To overcome the challenge of the 'soft issues', having the right form of governance in place is key. Whether the firm is run by the family or not, good governance helps to ensure that the objectives of individuals, family and business can be aligned. And for governance structures to remain relevant, it is important these are not seen as static, but as ongoing processes. A process with the flexibility to evolve, based on the changing needs of the family and the business.
Accompanied by open communication across all stakeholders, good governance facilitates a clear understanding of who does what and why in the family business, in turn helping to avoid misunderstandings and potential conflict.
Family and Non-Family Alignment
One key question for many family firms is how non-family directors can lead the firm with the same values as the family would. At Bettys & Taylors Group introducing leadership teams to the history, values, purpose and workings of the family business through learning journeys to where the firm began has proven crucial. Giving them the opportunity to ‘see through the eyes’ of the family has helped non-family directors to align to the core values of the family business.
In the case presented by another speaker, the family sets the tone through their values, whilst leaving the running of the company to a senior non-family executive team. One powerful way of ensuring the management team keeps acting in alignment to their values is to ask: would you be comfortable if what you do were to appear in the newspapers? And where the family is involved in running the business, forming a strong bond with non-family is equally key.
One important question raised during the conference is how a family business can remain a family business when the family stops running it. One way to do so is to adopt the right governance models to help drive and maintain family input. These may include employing family non-executive directors or setting up a Family Council.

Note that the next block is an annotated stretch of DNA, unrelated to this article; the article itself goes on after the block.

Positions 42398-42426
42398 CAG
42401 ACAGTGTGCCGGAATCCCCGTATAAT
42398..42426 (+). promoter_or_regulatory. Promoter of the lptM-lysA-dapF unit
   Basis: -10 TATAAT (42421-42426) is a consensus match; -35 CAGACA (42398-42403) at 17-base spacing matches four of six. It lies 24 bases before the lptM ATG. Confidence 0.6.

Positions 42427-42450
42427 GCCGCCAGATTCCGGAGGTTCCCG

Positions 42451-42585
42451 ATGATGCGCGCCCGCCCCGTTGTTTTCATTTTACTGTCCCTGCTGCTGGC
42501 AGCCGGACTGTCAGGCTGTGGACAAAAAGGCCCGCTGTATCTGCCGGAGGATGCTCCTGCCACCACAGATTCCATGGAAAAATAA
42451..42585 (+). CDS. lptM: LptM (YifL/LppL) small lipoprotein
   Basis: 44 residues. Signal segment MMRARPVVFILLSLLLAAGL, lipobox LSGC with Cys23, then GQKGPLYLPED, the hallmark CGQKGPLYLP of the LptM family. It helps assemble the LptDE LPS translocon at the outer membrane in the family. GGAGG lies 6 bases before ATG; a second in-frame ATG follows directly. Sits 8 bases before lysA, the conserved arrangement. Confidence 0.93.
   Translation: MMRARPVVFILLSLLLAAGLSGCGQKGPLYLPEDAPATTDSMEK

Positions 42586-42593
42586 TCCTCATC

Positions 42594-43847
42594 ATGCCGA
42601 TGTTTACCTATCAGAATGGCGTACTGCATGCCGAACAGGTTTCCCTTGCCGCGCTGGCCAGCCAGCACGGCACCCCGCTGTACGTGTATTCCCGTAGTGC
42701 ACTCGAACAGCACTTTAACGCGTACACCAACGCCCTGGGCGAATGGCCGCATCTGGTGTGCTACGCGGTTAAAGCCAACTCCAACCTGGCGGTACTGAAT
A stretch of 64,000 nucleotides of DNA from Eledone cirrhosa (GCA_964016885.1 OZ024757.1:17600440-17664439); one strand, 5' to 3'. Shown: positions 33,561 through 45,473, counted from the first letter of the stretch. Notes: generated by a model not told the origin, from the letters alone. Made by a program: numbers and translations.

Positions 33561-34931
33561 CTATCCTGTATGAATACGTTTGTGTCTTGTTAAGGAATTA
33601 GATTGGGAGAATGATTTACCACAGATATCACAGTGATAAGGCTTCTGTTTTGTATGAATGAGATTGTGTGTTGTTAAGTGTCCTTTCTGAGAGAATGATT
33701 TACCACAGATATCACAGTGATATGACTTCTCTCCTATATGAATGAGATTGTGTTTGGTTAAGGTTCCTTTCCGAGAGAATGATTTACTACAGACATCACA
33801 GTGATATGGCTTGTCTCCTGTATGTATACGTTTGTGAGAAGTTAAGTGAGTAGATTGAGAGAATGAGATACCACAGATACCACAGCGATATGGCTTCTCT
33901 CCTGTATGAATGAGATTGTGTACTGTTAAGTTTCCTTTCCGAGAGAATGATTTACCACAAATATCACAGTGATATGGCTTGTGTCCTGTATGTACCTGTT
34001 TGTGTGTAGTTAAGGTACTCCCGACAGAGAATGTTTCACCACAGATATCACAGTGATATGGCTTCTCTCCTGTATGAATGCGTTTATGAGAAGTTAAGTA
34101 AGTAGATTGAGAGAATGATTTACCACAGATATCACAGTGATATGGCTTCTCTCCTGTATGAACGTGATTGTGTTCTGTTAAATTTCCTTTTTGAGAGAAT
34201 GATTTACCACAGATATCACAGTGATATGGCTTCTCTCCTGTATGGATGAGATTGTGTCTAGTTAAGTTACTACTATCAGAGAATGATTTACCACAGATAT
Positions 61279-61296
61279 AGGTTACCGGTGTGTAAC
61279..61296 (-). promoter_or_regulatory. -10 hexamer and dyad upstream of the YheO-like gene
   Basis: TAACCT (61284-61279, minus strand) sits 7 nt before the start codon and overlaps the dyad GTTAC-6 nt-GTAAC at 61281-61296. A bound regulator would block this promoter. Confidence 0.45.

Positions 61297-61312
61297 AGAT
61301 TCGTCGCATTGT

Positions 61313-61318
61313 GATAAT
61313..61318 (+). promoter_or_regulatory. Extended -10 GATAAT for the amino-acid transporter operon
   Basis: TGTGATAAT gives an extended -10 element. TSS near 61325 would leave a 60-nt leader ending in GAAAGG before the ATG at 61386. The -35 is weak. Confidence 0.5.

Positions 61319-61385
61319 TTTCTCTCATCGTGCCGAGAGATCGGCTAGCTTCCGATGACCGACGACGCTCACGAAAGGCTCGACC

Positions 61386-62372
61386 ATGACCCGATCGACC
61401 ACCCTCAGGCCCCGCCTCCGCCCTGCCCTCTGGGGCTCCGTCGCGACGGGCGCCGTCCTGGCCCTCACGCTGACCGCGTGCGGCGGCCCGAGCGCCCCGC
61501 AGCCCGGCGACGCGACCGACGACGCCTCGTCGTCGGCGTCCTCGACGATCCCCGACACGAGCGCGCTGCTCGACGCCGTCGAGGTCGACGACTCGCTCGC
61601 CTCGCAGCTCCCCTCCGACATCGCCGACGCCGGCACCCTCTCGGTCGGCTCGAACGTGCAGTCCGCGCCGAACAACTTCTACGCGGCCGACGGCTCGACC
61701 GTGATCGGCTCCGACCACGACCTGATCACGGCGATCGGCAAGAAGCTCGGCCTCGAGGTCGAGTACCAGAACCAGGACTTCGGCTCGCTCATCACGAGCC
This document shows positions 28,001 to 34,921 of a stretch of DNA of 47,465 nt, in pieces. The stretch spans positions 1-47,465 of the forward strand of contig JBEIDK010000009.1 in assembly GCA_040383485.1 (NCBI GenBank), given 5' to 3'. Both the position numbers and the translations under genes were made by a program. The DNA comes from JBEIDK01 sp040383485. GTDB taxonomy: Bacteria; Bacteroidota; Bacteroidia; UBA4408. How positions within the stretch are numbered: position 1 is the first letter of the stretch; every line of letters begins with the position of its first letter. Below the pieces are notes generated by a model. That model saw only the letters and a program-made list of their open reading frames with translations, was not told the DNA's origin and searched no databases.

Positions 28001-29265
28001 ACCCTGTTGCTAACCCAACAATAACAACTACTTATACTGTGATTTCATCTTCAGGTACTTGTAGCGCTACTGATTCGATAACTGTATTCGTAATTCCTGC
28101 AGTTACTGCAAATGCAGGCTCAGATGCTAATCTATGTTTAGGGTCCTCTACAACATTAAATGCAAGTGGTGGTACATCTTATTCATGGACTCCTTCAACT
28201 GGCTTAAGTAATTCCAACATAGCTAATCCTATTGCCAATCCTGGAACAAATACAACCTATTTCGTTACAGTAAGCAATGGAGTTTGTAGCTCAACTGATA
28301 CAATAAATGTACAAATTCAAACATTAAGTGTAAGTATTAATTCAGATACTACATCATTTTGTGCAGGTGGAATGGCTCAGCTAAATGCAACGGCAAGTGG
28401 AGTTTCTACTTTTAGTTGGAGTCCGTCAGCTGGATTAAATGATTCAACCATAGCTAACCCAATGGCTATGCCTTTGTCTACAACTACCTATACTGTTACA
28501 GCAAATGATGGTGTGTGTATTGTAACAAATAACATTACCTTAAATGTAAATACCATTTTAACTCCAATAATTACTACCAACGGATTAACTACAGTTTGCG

Others highlighted the importance to build the capacity and engagement of shareholders, the next generation and employees. For instance, Bettys & Taylors hold New Year’s Honours, which are presented by the family to the business.
It is also crucial to outline values and structures in a written document, like a Family Constitution, which is owned by the family and embraced by the business.
The Role of Employers
Another key element in ensuring family business success in the long-term is creating a work environment that is conducive to good health and well-being. As highlighted by Matthew Taylor, Chief Executive of the RSA, family businesses, with their intrinsic values and commitment to their people and communities, have the opportunity to become ‘Creative Communities with a Cause’, where individuals driven by creativity, pride in craft and growth work together, under common norms and values, to constructively create purposeful ends and outcomes.
The family business model is the oldest business model in existence, and it continues to be extremely powerful. Over two thirds of firms globally are family firms, and their contribution to the economies and societies is indisputable, yet often not well known.
In changing times like these, where we face many societal, economic and environmental challenges, family business owner and President of the Portuguese Family Business Association Peter Villax called for family businesses to lead the way in job creation and innovation. One way to do so may be by asking catalytic questions about our future and that of our business, as emerged during one of our panel discussions on the long-term outlook of family businesses.
The question of when and how to engage the next generation is key to family businesses, and whilst there is no one-type-fits-all model, insights emerged during the Conference highlight common challenges and opportunities.
As emerged during one of our workshops, having strong values and communicating them clearly across the generations, adopting the right forms of family business governance and being innovative through time is essential to attract a young and passionate workforce.
As documented by a recent report by the IFB Research Foundation, key is also creating spaces for younger family members to learn and develop, both within and outside the family business. Whilst external experience can provide them with relevant skills and increased credibility within the firm, it is also crucial for them to gain exposure to the family business, and create development plans for them to grow and make free choices. Taking into account the individual skills and passions as well as business needs is also crucial in order to ensure that each role within the firm is well managed and is the best possible fit.
To find out more about National Conference or how IFB can support your family business, contact firstname.lastname@example.org or call 020 7630 6250